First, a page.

As you zip up & down from the Highlands, the hills on either side of the A9 are easily seen from the car windows and snow conditions at Drumochter are often used to decide where to head at the weekend. However, in your haste to get to your destination how often have you skied the numerous lines, corries & summits at this the most accessible of all the Sottish touring venues?

Read on for some tips on the options available:

The track west from the railway line

On the summit ridge of Sgairneach Mhor

  1. The classic round of Sgairneach Mhor, Beinn Udlamain & A’ Mharconaich

Deservedly the most popular tour at Drumochter starting & ending at the summit layby. Head south from the layby to join the old A9 which is followed for a short distance before a bridge allows access underneath the railway. Turn back north following the obvious track into Coire Dhomhain which is often skinnable & after 2km leads to an obvious modern bridge over the river. From the bridge take a SSW line crossing a subsidiary burn line (great for snowholes) to reach the broad ridge heading towards the summit of Sgairneach Mhor.

The summit views are superb with the cliffs & corries of a distant Ben Alder beckoning the eye to the west whilst to the south Schiehallion & Ben Lawers stand out from the crowd.  However, with time pressing & the summit of Beinn Udlamain looking rather remote, the need to keep going means skins are soon off for the easy 2km descent to the col (gr ref NN5823 7283)

Ben Alder appears much closer now however the big gash occupied by Loch Ericht acts as a natural barrier between the two ranges and soon the skis are forced towards the north & another wide & easily ascended ridge leads easily to the top of Beinn Udlamain. From here you are now more than half way round & it feels like the next summit is closer than it is. Skins off & skis running nicely again mean a rapid descent to the next col before the final climb to A’ Mharconaich. Although the lowest hill of the day & closest to the road it feels remote with the Boar of Badenoch preventing views to the A9 and some serious ground on several aspects nearby. The best descent of the day awaits but first the skin tracks need retraced to the subsidiary top of Bruaich nan Lomnairean from where pick the line of best snow which brings you back to the trac. The track has a good subtle angle on it which can easily be skied back to the railway line. 4-5 hours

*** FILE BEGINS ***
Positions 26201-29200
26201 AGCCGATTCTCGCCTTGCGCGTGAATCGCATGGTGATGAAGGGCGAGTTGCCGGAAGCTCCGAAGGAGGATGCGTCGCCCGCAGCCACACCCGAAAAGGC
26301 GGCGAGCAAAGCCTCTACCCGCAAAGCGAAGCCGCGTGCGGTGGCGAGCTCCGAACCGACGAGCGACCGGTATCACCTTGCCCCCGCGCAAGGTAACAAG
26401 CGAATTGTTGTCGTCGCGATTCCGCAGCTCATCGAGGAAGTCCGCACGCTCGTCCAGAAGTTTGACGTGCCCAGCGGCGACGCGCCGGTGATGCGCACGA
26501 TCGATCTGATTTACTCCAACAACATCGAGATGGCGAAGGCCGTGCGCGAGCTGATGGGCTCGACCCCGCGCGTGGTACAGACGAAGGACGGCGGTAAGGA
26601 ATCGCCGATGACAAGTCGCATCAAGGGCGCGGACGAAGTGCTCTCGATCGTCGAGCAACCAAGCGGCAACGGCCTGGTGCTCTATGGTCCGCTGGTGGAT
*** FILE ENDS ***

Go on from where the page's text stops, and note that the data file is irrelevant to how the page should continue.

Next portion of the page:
The day can be extended to include Geal Charn to the north, however the 4km skin or ski carry by the side of the A9 back to the car means leaving Geal Charn to another day is a better option.

2. Geal Charn

Starting from the large car park at Balsporran cottages this is a hill for a short easy day.

Cross the railway line, follow the hill track before continuing up the broad shoulder following the shallow depressions which are great snow holding features. The summit area is rocky and exposed to the wind so often has insufficient snow to reach the cairn on ski. A choice of descents can be chosen with the most popular being down Coire Beul an Sporain which is a magnificent snow holding bowl. Alternatively, far steeper lines run to the south of the summit, whilst the quickest descent is to retrace the line of ascent. 2-3 hours

Sub optimal on Geal Charn

Perfect conditions on the broad shoulder of Geal Charn

3. A’ Bhuidheanach Bheag

This greatly underrated Munro to the east of Drumochter summit provides another wonderful short day with some superb snow sure lines leading back to the A9.

Starting at the summit layby (east side) take a slanting line up immediately north of the Allt a’ Chaorainn which quickly leads to the broad open slopes above where an old fence line helpfully leads to the broad flat plateau. In good visibility & provided the snow depth isn’t too great the line of old fence posts can be seen to lead all the way to the summit across an extended area of flat feature less ground.